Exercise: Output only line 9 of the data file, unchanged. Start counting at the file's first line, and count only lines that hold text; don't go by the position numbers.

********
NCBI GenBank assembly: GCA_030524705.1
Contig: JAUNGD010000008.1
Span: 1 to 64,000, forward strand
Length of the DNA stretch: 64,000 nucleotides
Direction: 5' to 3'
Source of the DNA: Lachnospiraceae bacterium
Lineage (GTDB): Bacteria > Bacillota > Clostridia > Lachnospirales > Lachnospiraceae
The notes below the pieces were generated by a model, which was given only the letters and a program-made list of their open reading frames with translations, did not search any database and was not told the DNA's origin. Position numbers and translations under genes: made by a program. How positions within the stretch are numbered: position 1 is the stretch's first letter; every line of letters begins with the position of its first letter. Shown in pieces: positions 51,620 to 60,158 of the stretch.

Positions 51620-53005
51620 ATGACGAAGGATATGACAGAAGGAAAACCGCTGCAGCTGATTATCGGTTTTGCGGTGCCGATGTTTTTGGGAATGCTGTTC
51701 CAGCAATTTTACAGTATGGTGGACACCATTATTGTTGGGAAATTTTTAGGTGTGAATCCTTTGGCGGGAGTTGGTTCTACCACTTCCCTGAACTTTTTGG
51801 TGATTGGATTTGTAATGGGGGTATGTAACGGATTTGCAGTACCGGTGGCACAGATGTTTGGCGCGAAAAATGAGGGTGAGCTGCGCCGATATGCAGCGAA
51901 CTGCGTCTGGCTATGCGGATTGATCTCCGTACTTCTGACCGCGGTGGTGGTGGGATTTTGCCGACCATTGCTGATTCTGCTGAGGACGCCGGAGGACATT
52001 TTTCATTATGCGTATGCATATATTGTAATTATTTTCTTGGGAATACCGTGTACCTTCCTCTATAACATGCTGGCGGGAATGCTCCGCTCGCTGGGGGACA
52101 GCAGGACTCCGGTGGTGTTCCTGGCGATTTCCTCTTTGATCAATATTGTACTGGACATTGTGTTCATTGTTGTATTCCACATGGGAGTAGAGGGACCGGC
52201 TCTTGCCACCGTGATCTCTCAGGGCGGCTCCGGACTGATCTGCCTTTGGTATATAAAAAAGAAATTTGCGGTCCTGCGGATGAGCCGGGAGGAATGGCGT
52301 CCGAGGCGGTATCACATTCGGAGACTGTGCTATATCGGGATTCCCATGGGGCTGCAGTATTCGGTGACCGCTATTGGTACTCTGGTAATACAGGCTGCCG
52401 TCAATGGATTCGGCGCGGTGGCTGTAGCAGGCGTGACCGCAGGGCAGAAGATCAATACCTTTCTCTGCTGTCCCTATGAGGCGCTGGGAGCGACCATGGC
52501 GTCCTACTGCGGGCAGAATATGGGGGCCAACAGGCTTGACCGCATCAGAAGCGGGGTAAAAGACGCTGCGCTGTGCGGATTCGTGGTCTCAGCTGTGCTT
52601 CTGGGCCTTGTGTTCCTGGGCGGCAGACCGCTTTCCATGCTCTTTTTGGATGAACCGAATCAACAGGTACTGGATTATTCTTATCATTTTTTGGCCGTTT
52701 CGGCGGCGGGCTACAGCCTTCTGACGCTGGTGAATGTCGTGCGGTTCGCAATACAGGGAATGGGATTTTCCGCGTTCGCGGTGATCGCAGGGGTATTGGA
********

Positions 51620-53005